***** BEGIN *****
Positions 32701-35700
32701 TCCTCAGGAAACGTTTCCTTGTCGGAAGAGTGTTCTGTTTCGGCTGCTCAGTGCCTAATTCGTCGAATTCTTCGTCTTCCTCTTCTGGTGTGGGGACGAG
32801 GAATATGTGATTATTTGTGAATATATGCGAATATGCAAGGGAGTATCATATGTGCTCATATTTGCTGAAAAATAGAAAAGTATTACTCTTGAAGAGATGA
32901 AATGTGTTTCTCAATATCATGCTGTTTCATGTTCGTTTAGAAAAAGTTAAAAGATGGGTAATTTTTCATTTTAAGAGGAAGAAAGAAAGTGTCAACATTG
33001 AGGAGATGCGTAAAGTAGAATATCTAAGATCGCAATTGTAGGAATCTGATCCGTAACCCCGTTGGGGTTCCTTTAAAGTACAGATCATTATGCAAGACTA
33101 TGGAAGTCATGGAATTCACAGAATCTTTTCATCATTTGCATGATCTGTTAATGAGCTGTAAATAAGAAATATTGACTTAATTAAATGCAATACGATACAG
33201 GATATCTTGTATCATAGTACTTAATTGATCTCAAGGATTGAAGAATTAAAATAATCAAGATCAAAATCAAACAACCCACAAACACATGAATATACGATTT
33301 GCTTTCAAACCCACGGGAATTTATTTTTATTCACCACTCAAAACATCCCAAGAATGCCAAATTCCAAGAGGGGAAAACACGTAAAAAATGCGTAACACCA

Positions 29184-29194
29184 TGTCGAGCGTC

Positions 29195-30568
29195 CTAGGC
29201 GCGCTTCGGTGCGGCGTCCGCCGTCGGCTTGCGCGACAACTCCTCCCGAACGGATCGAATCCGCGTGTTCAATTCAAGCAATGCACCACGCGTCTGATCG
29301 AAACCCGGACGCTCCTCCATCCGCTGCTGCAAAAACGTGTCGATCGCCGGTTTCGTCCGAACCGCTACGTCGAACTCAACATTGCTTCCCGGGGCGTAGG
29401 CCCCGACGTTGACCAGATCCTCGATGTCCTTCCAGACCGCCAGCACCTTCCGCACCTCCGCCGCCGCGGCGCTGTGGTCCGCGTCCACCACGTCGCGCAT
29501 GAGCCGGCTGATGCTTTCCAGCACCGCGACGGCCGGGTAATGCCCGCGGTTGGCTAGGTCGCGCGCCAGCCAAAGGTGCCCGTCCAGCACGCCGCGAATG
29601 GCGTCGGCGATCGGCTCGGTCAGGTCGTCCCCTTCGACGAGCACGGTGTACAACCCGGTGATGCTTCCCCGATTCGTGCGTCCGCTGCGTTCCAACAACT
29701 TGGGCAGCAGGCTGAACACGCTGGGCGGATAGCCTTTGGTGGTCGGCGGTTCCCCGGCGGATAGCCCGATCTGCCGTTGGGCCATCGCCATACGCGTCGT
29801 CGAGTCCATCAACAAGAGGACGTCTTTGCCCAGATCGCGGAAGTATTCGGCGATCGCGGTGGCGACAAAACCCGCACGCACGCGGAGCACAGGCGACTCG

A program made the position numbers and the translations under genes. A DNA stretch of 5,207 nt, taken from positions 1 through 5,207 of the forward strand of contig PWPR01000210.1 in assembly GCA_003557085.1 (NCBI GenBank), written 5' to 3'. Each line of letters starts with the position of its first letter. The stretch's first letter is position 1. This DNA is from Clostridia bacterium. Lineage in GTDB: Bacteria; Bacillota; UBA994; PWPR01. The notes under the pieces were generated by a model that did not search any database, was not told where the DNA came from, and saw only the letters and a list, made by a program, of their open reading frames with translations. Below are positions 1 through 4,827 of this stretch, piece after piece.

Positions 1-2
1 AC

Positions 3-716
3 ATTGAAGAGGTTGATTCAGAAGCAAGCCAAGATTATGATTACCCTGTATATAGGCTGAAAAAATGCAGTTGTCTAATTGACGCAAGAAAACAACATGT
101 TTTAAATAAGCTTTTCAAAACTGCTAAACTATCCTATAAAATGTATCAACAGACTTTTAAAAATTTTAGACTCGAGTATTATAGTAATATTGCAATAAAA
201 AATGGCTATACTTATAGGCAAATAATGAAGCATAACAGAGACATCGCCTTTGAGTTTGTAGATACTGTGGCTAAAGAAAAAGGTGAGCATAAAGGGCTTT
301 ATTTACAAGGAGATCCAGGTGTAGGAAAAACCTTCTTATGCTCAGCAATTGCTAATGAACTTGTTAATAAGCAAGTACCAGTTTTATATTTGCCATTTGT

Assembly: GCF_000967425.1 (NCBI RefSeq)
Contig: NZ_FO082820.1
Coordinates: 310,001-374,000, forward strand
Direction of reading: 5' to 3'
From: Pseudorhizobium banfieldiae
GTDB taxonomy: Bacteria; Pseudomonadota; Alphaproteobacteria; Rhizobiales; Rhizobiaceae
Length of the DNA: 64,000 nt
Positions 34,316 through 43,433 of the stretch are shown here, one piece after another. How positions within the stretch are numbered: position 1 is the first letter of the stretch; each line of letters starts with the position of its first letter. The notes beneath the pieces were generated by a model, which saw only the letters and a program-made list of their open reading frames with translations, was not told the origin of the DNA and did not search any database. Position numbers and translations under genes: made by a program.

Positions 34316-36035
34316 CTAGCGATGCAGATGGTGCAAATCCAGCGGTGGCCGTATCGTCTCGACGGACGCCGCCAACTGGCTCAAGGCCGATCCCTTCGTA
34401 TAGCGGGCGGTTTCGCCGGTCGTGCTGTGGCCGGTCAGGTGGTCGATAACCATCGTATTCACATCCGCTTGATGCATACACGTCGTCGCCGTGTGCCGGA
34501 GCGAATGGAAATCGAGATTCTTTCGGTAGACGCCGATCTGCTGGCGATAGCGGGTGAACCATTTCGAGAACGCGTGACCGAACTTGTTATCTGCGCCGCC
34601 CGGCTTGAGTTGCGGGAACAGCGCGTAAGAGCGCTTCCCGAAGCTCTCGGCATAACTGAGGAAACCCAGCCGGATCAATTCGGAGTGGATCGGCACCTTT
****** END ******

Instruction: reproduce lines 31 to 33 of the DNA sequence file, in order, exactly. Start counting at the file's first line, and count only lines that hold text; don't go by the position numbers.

Direction of reading: 5' to 3'
From: Pseudorhizobium banfieldiae
GTDB taxonomy: Bacteria; Pseudomonadota; Alphaproteobacteria; Rhizobiales; Rhizobiaceae